Researchers are looking at substitutes to protect against pathogens as poultry producers around the world move away from the use of antibiotics.
Why it matters: Pathogens and disease can reduce the quality of life and average daily gain for poultry. Substitutes to aid the immune system in fighting disease are among the options.
As producers move away from the use of antibiotics they rely more heavily on the immune system of birds.
When birds use their innate immune system to kill pathogens, inflammation and other methods engulf and kill the pathogen.
From a production standpoint this response will cause systemic effects in the bird.
“Very often this is where we see reductions in performance, and a loss of efficiency,” says Dr. Doug Krover with the University of Alberta, during a virtual seminar held by the Animal Nutrition Conference of Canada.
A study completed by Roura et al., in 1992, found that in the absence of a growth promoting antibiotic, birds raised in a clean environment had a better average daily gain than those grown in an unsanitary environment.
Many substitutes for antibiotics have been shown to be effective under commercial conditions, and they often work in combination with others.
Studies show a direct or indirect influence on the innate immunity or inflammation through cell culture, gene expression, or plasma/tissue mediators of inflammation.
“But really the question we need to ask: Are there links to effects on performance?” says Krover. He outlined the numerous alternatives:
Probiotics are the original alternative designed to replace antibiotics. When beneficial bacteria are attached to the intestines, the pathogens don’t have a place.
“There are other mechanisms that are likely involved with various probiotics. It’s a huge diverse field.”
Aside from probiotics, which are live bacteria, there are prebiotics, made up of indigestible compounds. These are available to specific classes of commensal microbes and feed the good bacteria.
This helps can reduce the competitive advantage for pathogens.
Oligosaccharides, digestible by some classes of microbes in the gut, are another option to help the chicken immune system.
Intestinal cells have carbohydrate residues on their surface, acting as binding sites for microbes.
“All of these saccharides also are carbohydrates and take out binding sites on the pathogens. If the pathogens cannot bind to the intestinal surface, they are washed out of the digestive tract,” says Krover.
Yeast products also provide a wide variety of compounds.
A study completed, but unpublished by Rickie, Krover et al. found that in vitro the presence of yeast products within the cecum of the birds reduced the growth and numbers of salmonella.
“This is another potential part of the antibiotic replacement picture,” says Krover.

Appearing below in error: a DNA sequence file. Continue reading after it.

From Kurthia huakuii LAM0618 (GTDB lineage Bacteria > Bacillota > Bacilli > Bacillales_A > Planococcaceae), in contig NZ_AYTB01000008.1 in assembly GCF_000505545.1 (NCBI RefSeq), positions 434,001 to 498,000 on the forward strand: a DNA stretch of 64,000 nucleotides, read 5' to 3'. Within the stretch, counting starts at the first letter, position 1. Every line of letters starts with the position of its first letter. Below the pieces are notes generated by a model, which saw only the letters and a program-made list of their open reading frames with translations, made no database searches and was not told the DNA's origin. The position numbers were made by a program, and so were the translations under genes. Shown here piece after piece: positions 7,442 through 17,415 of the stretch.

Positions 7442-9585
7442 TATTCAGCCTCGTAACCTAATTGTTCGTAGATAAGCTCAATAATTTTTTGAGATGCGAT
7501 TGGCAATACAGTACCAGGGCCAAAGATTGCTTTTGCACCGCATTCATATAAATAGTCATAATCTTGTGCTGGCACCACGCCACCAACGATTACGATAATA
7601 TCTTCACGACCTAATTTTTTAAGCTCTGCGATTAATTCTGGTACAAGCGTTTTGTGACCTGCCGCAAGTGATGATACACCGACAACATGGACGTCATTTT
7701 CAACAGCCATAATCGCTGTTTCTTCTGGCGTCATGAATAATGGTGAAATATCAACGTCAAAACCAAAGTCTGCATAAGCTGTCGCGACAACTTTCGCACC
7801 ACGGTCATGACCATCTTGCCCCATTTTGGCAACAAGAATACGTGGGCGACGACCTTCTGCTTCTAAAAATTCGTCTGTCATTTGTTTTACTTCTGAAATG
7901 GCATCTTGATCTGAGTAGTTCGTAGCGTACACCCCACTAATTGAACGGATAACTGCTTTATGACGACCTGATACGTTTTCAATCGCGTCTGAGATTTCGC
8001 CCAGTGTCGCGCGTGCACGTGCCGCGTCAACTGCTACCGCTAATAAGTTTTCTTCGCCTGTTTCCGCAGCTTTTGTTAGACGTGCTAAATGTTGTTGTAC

Plant extracts provide a wide range of options, with different compounds, mechanisms and targets.
Macleaya cordata as an example, contains common ammonia compounds, sanguinarine and chelerythrine, that may have a biological effect.
A study completed by Khadem et al. in 2014 shows that a reduction in use of plant extract caused a reduction in weight gain. The more plant extract that was used, the greater the increase in daily body weight gain.
Enzymes, specifically non-starch polysaccharides, have an indirect effect on microbes as they reduce digestive viscosity creating a less hospitable environment.
“They reduce the substrate available, the indigestive and unabsorbed nutrients, for pathogen growth.”
As well, they are known to generate xylo-oligosaccharides, which can act as prebiotics, and occupy a binding site on pathogenic organisms.
Organic acids, weak acids included in feed and the water, dissociate inside the cell of bacterial cells as they are absorbed.
“The organism then expends a lot of energy trying to maintain pH within the cell and that reduces their efficacy of proliferation,” says Krover.
Butyrate, a four carbohydrate fatty acid, which is the preferred fuel for intestinal cells, is also known to reduce gut inflammation.
“It reduces the exposure of tissues to pathogenic bacteria, basically makes it a stronger barrier.”
Another viable options for replacing antibiotics include essential oils. They affect membrane cell permeability.
“(This makes) it harder for those cells to remain viable.”
Antibiotics used in commercial production cover a wide range of problematic organisms and it’s important for the replacement strategies to be broad spectrum. Producers need products with multiple mechanisms and use products with a broader base including different combinations at once.
“Antibiotics mask the potential challenge to birds. If we remove that mask, it might expose holes that can increase the risk of bacterial infection. Individual products may be very good at one thing but not others,” says Krover.